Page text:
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How to ensure that all COM-objects were properly destroyed? RRS feed

  • Question

  • I use Active Scripting in .NET application.

    How I can ensure that all COM-objects that created during interaction were properly destroyed?

    Maybe there are any articles or blog-posts about this?

    Or maybe there are any special tools?


    • Edited by Sergey Popov Wednesday, December 7, 2011 4:04 AM
    Wednesday, December 7, 2011 4:04 AM

Answers

  • The COM object needs to be released by itself. So, on COM side, you need to implement IDispose to release memory.

    On .NET side, we can use Marshal.ReleaseComObject Method to decrements the reference count of the specified Runtime Callable Wrapper (RCW) associated with the specified COM object. It just used for .NET reference to COM object.

     

    Paul Zhou [MSFT]
    MSDN Community Support | Feedback to us
    • Marked as answer by Paul Zhou Wednesday, December 14, 2011 6:18 AM
    Thursday, December 8, 2011 8:31 AM
  • It depends on the COM object. Ideally COM object should release all resources when their reference counter reaches zero but some COM objects can have different behavior (depends on how they are written). From within .NET, we can *request* release of COM objects through the use of Marshal::ReleaseCOMObject() and Marshal::FinalReleaseCOMObject() methods but these methods do not gaurantee that the COM object will be released.

    See this thread for similar discussion.


    Click the 'Vote as Helpful' arrow if this post was helpful.
    • Marked as answer by Paul Zhou Wednesday, December 14, 2011 6:18 AM
    Thursday, December 8, 2011 12:13 PM
  • An example would be useful, but to come out with an extreme position I'd say that you can't. All you can do is create the COM objects, and make sure you increment/decrement ref counts properly if you have actual control over them. When an object has no references it should destroy itself. There's nothing about COM that requires IDispose because COM predates .NET and IDispose. If the object doesn't destroy itself it may be a bug, but on the other hand some COM implementations may choose to cache unused objects to save initialization time next time one is requested.  A more interesting question is why do you care? COM is interfaced-based, and you don't get to vote on an object's internals unless it exposes them to you, and that includes what it does when its reference count goes to zero.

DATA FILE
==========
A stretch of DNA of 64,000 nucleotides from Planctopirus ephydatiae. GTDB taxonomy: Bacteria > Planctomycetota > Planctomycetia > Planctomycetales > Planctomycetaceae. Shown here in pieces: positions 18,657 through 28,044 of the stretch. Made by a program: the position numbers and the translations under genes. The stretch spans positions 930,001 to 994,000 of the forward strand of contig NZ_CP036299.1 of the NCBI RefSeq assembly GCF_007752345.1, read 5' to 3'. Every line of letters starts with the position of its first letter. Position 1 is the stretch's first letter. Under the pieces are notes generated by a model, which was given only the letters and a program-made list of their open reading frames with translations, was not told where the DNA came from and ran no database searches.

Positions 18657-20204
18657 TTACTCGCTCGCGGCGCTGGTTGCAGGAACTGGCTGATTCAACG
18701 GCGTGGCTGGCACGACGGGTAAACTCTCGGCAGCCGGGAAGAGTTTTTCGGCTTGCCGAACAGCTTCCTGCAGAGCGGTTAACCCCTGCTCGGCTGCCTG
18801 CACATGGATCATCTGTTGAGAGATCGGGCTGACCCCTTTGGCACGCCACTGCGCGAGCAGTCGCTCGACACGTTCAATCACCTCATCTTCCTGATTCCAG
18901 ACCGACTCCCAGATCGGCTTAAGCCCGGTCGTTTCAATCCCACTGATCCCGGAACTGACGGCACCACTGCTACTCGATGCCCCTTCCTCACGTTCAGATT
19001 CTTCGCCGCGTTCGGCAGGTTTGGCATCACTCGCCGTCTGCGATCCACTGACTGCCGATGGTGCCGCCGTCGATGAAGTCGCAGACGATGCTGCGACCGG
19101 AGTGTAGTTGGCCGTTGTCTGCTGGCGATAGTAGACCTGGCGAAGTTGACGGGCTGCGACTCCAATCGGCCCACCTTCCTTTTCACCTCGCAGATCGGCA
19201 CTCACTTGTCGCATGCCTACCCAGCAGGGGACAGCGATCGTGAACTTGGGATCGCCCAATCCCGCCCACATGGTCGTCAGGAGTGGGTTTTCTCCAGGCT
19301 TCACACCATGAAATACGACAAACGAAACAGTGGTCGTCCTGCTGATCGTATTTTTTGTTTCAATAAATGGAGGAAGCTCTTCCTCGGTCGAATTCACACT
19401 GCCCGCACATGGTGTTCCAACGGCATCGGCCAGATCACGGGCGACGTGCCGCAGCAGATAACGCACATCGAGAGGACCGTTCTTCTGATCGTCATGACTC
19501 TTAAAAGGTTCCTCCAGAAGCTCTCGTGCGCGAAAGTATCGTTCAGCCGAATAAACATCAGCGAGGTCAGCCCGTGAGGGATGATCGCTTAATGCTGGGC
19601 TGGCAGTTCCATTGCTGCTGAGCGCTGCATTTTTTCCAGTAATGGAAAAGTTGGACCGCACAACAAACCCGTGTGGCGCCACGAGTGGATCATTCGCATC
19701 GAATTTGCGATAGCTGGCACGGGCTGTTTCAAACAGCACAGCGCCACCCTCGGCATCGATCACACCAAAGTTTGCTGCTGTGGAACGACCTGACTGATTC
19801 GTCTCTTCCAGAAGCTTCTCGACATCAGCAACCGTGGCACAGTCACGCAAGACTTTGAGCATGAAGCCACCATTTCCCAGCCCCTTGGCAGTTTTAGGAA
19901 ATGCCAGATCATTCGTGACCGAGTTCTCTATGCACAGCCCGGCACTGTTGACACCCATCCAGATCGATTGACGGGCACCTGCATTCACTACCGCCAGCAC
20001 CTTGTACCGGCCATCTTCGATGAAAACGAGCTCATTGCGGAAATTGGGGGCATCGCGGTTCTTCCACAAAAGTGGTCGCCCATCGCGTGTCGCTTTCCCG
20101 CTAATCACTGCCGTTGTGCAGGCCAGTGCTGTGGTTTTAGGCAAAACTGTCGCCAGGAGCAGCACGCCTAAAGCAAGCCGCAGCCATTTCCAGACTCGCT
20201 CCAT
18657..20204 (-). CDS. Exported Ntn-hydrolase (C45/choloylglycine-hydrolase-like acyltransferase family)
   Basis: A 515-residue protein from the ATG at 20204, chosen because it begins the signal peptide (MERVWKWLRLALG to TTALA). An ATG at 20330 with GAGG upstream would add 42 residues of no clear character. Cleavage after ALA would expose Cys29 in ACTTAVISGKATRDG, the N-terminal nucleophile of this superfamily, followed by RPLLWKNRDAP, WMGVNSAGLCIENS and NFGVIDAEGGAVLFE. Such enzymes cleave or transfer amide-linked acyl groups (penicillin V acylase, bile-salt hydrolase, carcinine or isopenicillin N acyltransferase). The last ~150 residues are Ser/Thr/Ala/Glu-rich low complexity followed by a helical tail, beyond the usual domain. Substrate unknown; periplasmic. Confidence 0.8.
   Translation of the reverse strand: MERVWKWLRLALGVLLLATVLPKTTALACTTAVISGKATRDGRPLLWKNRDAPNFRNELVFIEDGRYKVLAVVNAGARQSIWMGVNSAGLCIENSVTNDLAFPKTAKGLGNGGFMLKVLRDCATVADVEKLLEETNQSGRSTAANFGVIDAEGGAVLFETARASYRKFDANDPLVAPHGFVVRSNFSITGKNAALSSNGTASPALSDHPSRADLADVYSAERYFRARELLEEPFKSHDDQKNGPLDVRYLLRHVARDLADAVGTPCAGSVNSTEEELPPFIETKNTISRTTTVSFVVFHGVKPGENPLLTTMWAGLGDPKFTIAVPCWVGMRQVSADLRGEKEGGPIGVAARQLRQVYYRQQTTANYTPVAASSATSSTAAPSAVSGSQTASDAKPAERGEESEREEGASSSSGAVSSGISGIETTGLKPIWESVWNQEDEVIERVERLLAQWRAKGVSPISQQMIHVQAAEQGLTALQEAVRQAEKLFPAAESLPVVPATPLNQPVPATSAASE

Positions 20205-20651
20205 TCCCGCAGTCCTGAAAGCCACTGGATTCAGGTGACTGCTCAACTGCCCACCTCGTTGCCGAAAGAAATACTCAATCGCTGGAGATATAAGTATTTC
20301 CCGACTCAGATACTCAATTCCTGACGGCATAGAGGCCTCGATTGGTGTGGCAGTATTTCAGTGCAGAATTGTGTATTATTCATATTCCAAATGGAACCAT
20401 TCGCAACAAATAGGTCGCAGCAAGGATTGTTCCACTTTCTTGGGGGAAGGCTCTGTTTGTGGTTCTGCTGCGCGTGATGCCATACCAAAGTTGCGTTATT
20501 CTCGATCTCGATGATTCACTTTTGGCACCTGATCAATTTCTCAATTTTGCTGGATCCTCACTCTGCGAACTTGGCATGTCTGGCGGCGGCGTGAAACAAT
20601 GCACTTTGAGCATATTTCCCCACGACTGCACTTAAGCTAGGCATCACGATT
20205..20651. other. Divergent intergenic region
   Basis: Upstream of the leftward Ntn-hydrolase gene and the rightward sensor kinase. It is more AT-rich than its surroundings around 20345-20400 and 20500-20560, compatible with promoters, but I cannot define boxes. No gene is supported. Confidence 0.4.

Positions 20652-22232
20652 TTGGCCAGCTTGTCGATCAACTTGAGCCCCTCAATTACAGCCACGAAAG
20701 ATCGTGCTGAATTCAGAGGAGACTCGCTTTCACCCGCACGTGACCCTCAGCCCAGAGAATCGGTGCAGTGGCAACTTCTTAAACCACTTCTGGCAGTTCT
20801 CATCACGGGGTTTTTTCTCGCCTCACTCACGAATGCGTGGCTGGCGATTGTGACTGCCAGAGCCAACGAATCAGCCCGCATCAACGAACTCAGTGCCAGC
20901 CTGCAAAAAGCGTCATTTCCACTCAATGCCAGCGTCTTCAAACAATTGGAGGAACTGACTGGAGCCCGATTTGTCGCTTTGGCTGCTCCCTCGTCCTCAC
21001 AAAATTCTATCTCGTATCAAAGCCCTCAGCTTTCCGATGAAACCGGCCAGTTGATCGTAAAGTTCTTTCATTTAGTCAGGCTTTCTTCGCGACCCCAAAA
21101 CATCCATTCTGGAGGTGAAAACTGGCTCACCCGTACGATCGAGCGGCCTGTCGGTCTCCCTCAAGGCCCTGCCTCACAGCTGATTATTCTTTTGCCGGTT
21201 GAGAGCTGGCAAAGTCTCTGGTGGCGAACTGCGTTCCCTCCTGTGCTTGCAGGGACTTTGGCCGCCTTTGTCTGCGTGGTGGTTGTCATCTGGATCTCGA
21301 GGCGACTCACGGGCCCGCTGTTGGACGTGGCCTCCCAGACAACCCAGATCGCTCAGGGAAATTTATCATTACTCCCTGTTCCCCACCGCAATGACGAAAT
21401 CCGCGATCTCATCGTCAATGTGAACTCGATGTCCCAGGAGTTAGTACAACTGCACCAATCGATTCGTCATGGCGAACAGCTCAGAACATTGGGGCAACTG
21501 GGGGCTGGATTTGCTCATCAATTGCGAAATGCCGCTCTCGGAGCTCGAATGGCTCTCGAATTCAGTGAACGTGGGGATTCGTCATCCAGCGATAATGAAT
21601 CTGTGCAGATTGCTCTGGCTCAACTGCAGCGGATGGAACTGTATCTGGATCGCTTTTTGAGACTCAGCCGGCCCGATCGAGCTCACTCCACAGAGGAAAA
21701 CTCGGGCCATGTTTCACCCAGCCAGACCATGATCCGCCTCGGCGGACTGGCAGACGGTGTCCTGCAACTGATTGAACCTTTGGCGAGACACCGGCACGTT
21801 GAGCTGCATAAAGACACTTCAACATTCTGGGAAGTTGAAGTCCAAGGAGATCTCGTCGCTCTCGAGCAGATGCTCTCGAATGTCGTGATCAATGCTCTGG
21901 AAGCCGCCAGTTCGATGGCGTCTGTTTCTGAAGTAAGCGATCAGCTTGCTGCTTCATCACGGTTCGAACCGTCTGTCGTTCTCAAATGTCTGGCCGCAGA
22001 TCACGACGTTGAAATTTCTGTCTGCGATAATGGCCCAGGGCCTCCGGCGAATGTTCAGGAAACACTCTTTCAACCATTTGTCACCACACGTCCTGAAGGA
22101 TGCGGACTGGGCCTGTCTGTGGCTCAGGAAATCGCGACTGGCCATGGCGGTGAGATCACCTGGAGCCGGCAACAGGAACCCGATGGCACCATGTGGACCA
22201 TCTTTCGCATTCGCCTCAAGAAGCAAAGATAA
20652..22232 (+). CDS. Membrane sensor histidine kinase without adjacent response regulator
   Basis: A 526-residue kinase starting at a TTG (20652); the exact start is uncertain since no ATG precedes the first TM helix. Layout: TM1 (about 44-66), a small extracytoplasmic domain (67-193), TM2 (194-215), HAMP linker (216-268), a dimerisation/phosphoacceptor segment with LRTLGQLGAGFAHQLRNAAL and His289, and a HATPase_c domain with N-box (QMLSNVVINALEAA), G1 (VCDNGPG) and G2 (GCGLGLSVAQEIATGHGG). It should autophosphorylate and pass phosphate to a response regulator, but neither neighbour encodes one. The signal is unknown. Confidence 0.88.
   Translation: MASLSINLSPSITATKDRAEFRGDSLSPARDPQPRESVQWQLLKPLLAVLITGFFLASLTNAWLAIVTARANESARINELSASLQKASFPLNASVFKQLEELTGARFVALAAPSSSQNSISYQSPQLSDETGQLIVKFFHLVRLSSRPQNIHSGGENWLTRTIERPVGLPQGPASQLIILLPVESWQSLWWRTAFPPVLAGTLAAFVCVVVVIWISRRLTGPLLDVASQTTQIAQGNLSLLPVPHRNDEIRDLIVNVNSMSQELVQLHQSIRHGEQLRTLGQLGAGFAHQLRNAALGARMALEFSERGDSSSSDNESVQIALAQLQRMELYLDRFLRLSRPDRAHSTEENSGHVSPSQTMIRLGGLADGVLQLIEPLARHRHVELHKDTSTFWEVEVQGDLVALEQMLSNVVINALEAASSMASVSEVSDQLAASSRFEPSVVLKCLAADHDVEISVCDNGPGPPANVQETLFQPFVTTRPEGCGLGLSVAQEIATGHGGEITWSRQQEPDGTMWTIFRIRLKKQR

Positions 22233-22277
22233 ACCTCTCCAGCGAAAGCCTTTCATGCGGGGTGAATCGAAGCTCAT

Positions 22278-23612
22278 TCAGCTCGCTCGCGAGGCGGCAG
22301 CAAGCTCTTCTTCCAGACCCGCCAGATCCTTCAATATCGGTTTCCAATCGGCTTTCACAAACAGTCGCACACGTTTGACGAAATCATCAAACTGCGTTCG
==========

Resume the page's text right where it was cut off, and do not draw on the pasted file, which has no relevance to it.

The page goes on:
Phil Wilson
    • Marked as answer by Paul Zhou Wednesday, December 14, 2011 6:19 AM
    Thursday, December 8, 2011 7:42 PM

All replies

  • One way is - check all objects that implement IDisposable and call Dispose on them.
    Please mark this post as answer if it solved your problem. Happy Programming!
    Wednesday, December 7, 2011 6:15 AM
  • The COM object needs to be released by itself. So, on COM side, you need to implement IDispose to release memory.

    On .NET side, we can use Marshal.ReleaseComObject Method to decrements the reference count of the specified Runtime Callable Wrapper (RCW) associated with the specified COM object. It just used for .NET reference to COM object.

     

    Paul Zhou [MSFT]
    MSDN Community Support | Feedback to us
    • Marked as answer by Paul Zhou Wednesday, December 14, 2011 6:18 AM
    Thursday, December 8, 2011 8:31 AM
  • It depends on the COM object. Ideally COM object should release all resources when their reference counter reaches zero but some COM objects can have different behavior (depends on how they are written). From within .NET, we can *request* release of COM objects through the use of Marshal::ReleaseCOMObject() and Marshal::FinalReleaseCOMObject() methods but these methods do not gaurantee that the COM object will be released.

    See this thread for similar discussion.


    Click the 'Vote as Helpful' arrow if this post was helpful.
    • Marked as answer by Paul Zhou Wednesday, December 14, 2011 6:18 AM
    Thursday, December 8, 2011 12:13 PM
  • An example would be useful, but to come out with an extreme position I'd say that you can't. All you can do is create the COM objects, and make sure you increment/decrement ref counts properly if you have actual control over them. When an object has no references it should destroy itself. There's nothing about COM that requires IDispose because COM predates .NET and IDispose. If the object doesn't destroy itself it may be a bug, but on the other hand some COM implementations may choose to cache unused objects to save initialization time next time one is requested.  A more interesting question is why do you care? COM is interfaced-based, and you don't get to vote on an object's internals unless it exposes them to you, and that includes what it does when its reference count goes to zero.
    Phil Wilson
    • Marked as answer by Paul Zhou Wednesday, December 14, 2011 6:19 AM
    Thursday, December 8, 2011 7:42 PM